6 Useless, Outdated Bits of Job Search Advice
6 Useless, Outdated Bits of Job Search Advice

If you’re relying on mom and dad for job search advice while hunting for that first job in sales, some of their advice might be a bit stale, especially if they haven’t been in the market for a few years.

Certainly, mom’s advice to be sure your socks match for the job interview holds true. But other advice might not. Here are six things that might have been true 20 years ago but will hurt your job hunt today:

  1. “You have to go bang on a lot of doors.” Wrong. Today, you really don’t have to bang on any doors to do a job search. The Internet is your friend. Showing up at a business and asking about opportunities wastes your time and annoys the busy people who work there. Instead, take your search online and invest your time in research. Sites like Monster.com help you tailor your search to your background and to get a good view of the landscape. Career expert and author Vicki Salemi told USA Today that she recommends the site Indeed because it aggregates jobs from many other sites.
  2. “Don’t apply unless you meet the requirements.” Nope. These days, many companies are willing to consider a wide range of experience in candidate. The truth is, many areas of skill and expertise are merging, and some companies might well value your experience in a completely different field if it will make you successful in a sales career. Google is a great example of a leading company seeking a variety of background experiences. So, don’t count yourself out just because your background doesn’t exactly line up with a job description. Your particular resume might simply be something the company never considered. The fact that you’re not exactly like all the other candidates might help you to stand out in a crowded field.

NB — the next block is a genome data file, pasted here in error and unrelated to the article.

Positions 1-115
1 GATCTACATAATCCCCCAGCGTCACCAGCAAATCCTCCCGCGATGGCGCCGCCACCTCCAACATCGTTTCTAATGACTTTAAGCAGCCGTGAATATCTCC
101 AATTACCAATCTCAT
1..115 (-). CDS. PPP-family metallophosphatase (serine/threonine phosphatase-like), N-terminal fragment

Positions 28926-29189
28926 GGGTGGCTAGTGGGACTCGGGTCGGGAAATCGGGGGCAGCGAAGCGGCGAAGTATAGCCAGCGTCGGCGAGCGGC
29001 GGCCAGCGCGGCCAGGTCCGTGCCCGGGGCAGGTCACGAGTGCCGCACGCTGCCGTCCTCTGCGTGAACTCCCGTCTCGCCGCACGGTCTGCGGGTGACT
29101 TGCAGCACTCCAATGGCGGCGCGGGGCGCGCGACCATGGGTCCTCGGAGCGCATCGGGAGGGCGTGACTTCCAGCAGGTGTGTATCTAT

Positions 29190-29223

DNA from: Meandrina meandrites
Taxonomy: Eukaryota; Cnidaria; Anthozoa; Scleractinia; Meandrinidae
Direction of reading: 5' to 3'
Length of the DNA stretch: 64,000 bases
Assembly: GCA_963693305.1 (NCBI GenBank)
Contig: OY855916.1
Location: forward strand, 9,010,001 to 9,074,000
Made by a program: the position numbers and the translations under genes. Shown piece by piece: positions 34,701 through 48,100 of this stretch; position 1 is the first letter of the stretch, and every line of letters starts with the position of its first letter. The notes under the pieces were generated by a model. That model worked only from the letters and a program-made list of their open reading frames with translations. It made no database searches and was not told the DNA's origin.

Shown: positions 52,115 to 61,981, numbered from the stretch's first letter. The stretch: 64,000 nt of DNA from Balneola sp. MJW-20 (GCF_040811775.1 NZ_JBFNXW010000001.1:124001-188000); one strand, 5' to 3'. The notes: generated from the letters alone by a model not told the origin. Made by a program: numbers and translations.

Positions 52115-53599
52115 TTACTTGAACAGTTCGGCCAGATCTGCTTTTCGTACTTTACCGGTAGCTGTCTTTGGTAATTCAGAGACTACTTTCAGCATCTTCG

3. “Cast a wide net.” Fuhgettaboudit. This is the idea that you generate a spiffy, one-size-fits-all resume and submit it to as many companies as you can. This spammy approach is ineffective and a waste of your time. Instead, it’s smarter to target a handful of opportunities you really want and focus on tailoring your resume and cover letter specifically to that company.
  4. “If they’re interested, they’ll call you.” Companies might ask you not to inquire with them for updates once you submit a resume – “We’ll let you know if we’re interested.” And, while it’s true that you’ll just shoot yourself in the foot by becoming a pest, it’s not a bad idea to follow up with a polite and concise email to the hiring manager. Just something simple note or a quick call will do: “Thanks for considering my resume, and please feel free to let me know if I can answer any questions.” Don’t be demanding or ask for a timetable. You likely have no idea how fast the company’s hiring process grinds.
  5. “Put everything you’ve ever done on your resume.” The old advice was to start by listing your most recent job and go all the way back to your first paper route in reverse chronological order, and to list every lifetime accomplishment. (I can hear you out there: “What’s a paper route?” Nevermind.) Don’t do that. Nobody has time to read your autobiography, especially not while there are 40 other resumes stacked on the desk. Instead, focus on the relevant highlights. Don’t skip any jobs you’ve held recently, and don’t skip anything where you spend a good chunk of time.  And, don’t feel compelled to list all your hobbies. The fact you build Civil War dioramas in your basement isn’t relevant unless the sales career involves selling tiny Confederate soldiers.
  6. “Start your resume with an objective statement.” Twenty years ago, the advice was to cut to the chase and tell a prospective employer the goal of your job hunt with a generic gem like, “I seek a sales position with a leading widget company that will allow me to utilize my skills and provide opportunities for growth.” Ugh. Such statements are vague and make you look boring. If you’ve tailored your cover letter to reflect the job you’re targeting, there should be no reason for an “objective statement.” One more thing: Don’t use the word, “utilize.” Ever.

 

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About the author
Stephanie Bauer
Stephanie Bauer works as marketing specialist, brand strategist, social media enthusiast and all-around whiz at Worldwide Express' corporate office in Dallas. Find me on Google+

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